OpenLMIS 2.0 - Contains translations for every language into which OpenLMIS 1 and 2.x has been localized. This project may be thought of as the 'master' project from which other projects (used for individual country deployments) draw the majority of their translations. Because our demo systems are not country-specific and therefore lack a need for particular customization, they typically retrieve their translations directly from this project.
OpenLMIS Global - A project that only contains French translations. As of 10/2016, it hasn't been updated for nearly a year and a half and has thus been archived.
OpenLMIS Mozambique- Used by the CHAI team for their ESMS project.
OpenLMIS-SELV - Contains all translations for Mozambique’s OpenLMIS implementation.
OpenLMIS-SIIL - Contains all translations for Benin’s OpenLMIS implementation. Note that historical translation files created prior to the adoption of Transifex reside in /Dropbox (VillageReach)/OpenLMIS Projects/SELV/Archived_SELV_Translation_Files.
testProject - A project currently configure for use with Transifex Live (discussed in the Context for Translators section below).
Historical Translation Files - SELV - Translation files used for SELV before the adoption of Transifex may be found at /Dropbox (VillageReach)/OpenLMIS Projects/SELV/Archived_SELV_Translation_Files.
By design, OpenLMIS’ various implementations share a lot in common. This includes webpages and the text that appears within them. Allowing translations to be shared amongst projects is thus important – and fundamentally congruent with OpenLMIS’ vision of shared benefit.
Transifex doesn’t offer a way of directly linking projects such that children inherit from parents and translations defined within the former don’t have to be duplicated within the later. It does, however, offer something called Translation Memory. This is a feature normally reserved for customers paying thousands of dollars a year. Because Transifex supports VillageReach’s mission, however, they’ve generously agreed to freely activate it for us. Transifex has already been hosting OpenLMIS’ projects free of charge for years. They deserve extreme gratitude for allowing us use of this advanced feature as well.
Translation Memory isn’t something we previously had access to. It’s anticipated that, at the inception of new projects, it will allow us to reuse the translations defined in existing ones.
Translation Reuse II – Lessons Learned
With neither the benefit of linked projects nor Translation Memory, our previous guidance to translators was to use tools like Beyond Compare and Text Mechanic to manually manage the reuse of translations among projects. Transifex allows translation key-value pairs to be easily uploaded and downloaded to/from projects. The idea for reusing translations in a source project within a preexisting destination project was thus to:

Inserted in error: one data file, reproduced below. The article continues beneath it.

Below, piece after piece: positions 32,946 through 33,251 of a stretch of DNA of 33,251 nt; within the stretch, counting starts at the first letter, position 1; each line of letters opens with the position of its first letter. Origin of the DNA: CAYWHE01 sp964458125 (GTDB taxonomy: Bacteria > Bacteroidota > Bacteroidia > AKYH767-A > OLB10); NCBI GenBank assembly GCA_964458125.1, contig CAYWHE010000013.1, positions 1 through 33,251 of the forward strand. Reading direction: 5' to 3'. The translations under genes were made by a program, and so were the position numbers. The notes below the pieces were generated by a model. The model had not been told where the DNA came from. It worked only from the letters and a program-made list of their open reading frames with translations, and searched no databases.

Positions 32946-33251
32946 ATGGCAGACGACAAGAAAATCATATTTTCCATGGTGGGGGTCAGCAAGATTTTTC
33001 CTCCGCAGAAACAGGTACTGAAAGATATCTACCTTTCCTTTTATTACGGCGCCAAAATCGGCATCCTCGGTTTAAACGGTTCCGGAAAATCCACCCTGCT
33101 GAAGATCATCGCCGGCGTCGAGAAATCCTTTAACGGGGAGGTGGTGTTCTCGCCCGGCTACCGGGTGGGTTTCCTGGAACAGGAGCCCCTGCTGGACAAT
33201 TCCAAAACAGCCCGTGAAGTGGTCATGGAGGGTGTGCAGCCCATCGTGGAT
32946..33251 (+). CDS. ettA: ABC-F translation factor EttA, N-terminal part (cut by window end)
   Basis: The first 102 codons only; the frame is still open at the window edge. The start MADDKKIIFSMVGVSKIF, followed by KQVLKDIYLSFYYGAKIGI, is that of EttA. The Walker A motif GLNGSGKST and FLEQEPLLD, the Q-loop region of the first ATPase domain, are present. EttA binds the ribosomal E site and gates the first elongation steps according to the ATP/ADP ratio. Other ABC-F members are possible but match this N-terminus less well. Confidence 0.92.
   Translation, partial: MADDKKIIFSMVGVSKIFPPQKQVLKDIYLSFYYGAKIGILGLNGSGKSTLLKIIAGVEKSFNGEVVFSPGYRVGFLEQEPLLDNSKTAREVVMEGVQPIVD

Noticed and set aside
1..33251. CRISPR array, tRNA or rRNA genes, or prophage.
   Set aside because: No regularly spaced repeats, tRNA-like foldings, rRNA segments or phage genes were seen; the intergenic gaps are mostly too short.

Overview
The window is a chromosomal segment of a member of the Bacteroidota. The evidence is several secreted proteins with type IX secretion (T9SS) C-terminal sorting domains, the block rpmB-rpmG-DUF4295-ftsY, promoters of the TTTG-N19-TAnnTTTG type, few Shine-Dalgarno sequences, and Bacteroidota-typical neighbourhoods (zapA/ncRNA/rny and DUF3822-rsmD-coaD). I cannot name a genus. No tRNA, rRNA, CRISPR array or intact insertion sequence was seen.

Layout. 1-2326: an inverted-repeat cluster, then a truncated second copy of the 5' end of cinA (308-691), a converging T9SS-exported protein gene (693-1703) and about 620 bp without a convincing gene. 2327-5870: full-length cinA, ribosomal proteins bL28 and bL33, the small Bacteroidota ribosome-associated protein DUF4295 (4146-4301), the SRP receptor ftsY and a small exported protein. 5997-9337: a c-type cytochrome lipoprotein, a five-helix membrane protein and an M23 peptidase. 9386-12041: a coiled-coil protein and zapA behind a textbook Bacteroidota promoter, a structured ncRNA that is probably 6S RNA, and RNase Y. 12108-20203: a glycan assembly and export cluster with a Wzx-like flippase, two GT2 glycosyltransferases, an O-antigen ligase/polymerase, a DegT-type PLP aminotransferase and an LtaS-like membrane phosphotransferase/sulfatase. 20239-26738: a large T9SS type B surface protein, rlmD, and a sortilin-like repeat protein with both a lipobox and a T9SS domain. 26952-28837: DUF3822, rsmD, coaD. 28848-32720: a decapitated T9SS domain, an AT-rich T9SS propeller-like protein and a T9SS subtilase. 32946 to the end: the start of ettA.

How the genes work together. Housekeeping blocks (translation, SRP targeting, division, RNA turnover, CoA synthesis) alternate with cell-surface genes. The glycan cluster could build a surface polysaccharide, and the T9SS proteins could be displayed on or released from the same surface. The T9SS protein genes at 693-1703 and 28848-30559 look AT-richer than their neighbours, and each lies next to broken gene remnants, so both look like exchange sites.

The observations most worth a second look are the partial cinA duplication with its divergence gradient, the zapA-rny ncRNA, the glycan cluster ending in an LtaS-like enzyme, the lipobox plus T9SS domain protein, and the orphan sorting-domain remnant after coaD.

1. Download existing translations from the two projects.
2. Use Text Mechanic to alphabetically sort the two files, thereby making their content match line-by-line as closely as possible.
3. Use Beyond Compare to compare the resultant files, selectively overriding lines within the destination file with entries in the source file.
4. Upload the modified destination file into the destination project.
A variety of complications made this approach overly cumbersome for translators. The biggest problem is that, surprisingly, the data downloaded from a Transifex project doesn’t exactly mirror that content originally uploaded. Downloads are delivered as ISO-8859 files containing escaped characters as defined in the Java .properties file specification. These escape characters are treated as non-escaped content, however, when encountered within a file uploaded to Transifex. This incongruence means that downloading a file from Transifex and immediately uploading the exact same file back into Transifex will introduce erroneous escape character into your translations. The problem compounds every time you perform such an operation.
Other problems with manually managing files include:
* When uploading a file, it's easy to use the wrong encoding and thus to get garbled results within Transifex. Even worse is the fact that it’s easy to overlook the problem. This seems to have happened to SELV's Portuguese and to have gone unnoticed for a long time within our production system.
* Translations may optionally span multiple lines. In such cases, they’ll erroneously be broken apart when sorting the properties file.
* Translation files aren’t always consistent in terms of whitespace. Most entries are of the form "myKey = myValue," though some appear within files as "myKey=myValue" (sans whitespace). Such discrepancies degrade the usefulness of alphabetically sorting files, and inversely increase the difficulty of comparing them.
For these reasons, the manual approach to translation-management is likely to involve lots of developer time. As a developer responsible for helping a translation effort, I found it necessary to write scripts to sort files, strip whitespace, remove escape-characters, and merge translation files with one another. Even with the scripts, it was easy to make mistakes and difficult to catch them.
Our shift toward the use of Translation Memory is intended to return the art of translation exclusively back to translators.
See the Style Guide for instructions for using message keys and transifex.
Translations made within Transifex do automatically propagate to OpenLMIS as it is part of the build process. If translators use certain chacters or use the "enter" button, it will break the build. Please be mindful of how you conduct translations to decrease the risk of breaking things downstream. At this time we do not have a automated way to fix issues when input directly into Transifex.
You can either copy the whole source text OR click on the special character in the source text (as see below).